Jaguar compact exec’s a winner
IN THE congested world of the compact executive car market, Jaguar has been a long time joining the party. Long dominated by German brands Audi, BMW and Mercedes with alternatives like Volvo and Lexus, it is a key area for a firm that prides itself on its luxury and sporting tradition.
The XE is as good as anything out there, offering seductive styling, a range of new economical engines, pin sharp handling and the kudos of the Big Cat logo.
It looks racy, particularly in the optional Italian Red livery of this tested model, while the predominantly aluminium body reduces weight to increase performance.
With an entry price of well under £30,000, the five models offer something from the notso-basic to real high-end luxury.
With it sleek, aerodynamic profile with sporty alloys and cats-eye shaped light clusters and distinctive J-Blade running lights, it has a feline, sporty stance.
The honeycomb grille and air scoops, plus other subtle trim additions, plus the Big Cat logo round off the package.
The interior is much the same, a classy, simple to use layout that is dominated by an eight-inch central touchscreen which controls connectivity, infotainment, navigation and climate. It also contains various apps with Spotify streaming now available, as is Apple watch connectivity.
The interior is a pleasant, if ever so slightly cramped place to be. The now familiar rotary gear change is in evidence as is the pulsing starter button. The infotainment screen is simple and intuitive while other dials, buttons and stalks are logically place.
For the most part doors and dash are finished with good soft touch material and aluminium trim and inserts. For those who it bothers, there is some cheaper plastic trim as well, but it doesn’t detract from the classy interior look.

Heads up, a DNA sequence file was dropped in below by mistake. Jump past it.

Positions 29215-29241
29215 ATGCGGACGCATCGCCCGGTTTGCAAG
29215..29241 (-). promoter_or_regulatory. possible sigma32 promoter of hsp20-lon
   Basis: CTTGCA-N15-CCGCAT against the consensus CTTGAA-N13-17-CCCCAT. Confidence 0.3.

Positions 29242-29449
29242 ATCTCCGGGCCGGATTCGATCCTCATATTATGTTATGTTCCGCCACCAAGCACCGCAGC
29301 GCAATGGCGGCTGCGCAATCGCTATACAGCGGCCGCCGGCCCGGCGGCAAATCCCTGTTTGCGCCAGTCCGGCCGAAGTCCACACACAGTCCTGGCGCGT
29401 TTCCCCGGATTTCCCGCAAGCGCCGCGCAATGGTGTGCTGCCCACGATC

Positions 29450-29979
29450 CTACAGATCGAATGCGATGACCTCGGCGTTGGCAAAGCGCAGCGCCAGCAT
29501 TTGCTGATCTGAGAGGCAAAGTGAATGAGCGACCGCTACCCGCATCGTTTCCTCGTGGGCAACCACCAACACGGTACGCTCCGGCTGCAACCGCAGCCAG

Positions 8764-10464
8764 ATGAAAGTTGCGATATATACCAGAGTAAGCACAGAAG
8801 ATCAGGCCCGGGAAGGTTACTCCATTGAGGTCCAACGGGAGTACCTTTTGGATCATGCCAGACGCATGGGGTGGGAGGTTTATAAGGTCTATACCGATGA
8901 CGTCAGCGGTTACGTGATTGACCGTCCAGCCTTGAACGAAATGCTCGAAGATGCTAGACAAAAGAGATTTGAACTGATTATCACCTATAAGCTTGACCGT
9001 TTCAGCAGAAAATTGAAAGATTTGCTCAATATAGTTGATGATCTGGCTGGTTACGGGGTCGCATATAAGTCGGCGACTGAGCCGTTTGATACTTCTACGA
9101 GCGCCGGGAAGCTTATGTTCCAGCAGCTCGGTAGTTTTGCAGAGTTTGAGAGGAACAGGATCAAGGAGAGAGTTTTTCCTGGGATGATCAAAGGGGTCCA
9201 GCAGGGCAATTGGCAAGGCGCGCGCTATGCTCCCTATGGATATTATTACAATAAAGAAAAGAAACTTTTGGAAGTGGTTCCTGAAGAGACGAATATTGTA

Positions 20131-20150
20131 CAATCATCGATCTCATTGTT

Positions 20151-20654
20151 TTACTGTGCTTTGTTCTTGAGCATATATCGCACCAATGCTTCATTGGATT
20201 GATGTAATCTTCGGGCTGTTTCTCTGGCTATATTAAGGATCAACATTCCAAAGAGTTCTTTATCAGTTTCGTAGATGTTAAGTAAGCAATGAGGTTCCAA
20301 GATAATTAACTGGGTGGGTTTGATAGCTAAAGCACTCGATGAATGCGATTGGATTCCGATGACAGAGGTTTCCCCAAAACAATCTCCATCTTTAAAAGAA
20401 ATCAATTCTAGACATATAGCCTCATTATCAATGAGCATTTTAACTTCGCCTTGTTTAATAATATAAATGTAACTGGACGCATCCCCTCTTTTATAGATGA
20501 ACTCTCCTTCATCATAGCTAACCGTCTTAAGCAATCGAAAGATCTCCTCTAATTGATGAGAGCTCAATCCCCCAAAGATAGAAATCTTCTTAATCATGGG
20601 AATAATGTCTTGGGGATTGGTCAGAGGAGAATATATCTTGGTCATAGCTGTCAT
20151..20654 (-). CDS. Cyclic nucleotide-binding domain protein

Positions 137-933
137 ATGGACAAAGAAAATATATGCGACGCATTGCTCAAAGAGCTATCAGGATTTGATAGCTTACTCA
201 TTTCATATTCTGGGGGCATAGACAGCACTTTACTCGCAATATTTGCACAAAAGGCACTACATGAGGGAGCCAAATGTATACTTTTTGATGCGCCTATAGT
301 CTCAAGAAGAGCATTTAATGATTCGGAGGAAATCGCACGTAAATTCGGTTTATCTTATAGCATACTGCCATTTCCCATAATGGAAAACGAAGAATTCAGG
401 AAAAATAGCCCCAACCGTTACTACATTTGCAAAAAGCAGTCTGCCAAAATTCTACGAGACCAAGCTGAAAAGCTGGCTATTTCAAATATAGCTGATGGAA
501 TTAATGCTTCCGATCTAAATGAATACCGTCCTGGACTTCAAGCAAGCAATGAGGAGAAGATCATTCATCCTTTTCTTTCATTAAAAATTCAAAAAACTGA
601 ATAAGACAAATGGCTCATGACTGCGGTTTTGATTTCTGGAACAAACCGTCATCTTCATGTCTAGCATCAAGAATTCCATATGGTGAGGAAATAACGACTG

The electrically operated leather seats are firm, but comfortable and multi adjustable while the multi-function steering wheel is also leather trimmed.
The sleek styling means headroom is at a premium and visibility isn’t the greatest, and boot space isn’t great for the class but can be increased with the split/folding rear seats backs.
Even the entry model is packed with gear, including touchscreen with DAB radio and Bluetooth, air con, cruise control, climate control, 17inch alloys, rear parking sensors.
The R Sport tested here lives up to its name with a host of extra equipment and the choice of normal driving through the eight-speed automatic gearbox or switching to sport and the paddles where everything stiffens up for a much more thrilling drive.
The car clings limpet-like to the road with the direct and responsive speed proportional steering providing excellent feedback. It feels nimble and agile, and handles like a dream.
Jag’s sporting pedigree is not let down by the XE. Enhanced in fact and the two-litre Ingenium diesel engine is both lively and frugal, while the ride and handling superb.
Usually rear wheel drive, this model offered all wheel drive with torque vectoring for even more stability. This system allows power to be directed to any one wheel when wheel spin is detected.
The refined power unit propels the car to 60mph in just over seven seconds and on to a top speed where permitted of 140mph, while delivering a claimed economy of around 60mpg.
I have to say it didn’t seem that far off the mark after plenty of mixed driving.
As you would expect in the are simply executive car class, wind, road and engine noise are virtually absent.
There’s a five-model range from SE, Prestige, the tested RSport, Portfolio and range-topping S.
The mid-range R-Sport adds goodies like the body kit additions, the leather seats, dimming mirror plus other bells and whistles, while safety kit in all models is comprehensive.
The XE is a world away from the ill-fated X-TYPE which was Jag’s last foray into the compact exec sector.
It’s difficult to think of anything which is better than the baby Jag.
The Jaguar XE offers seductive styling, a range of new economical engines and pin sharp handling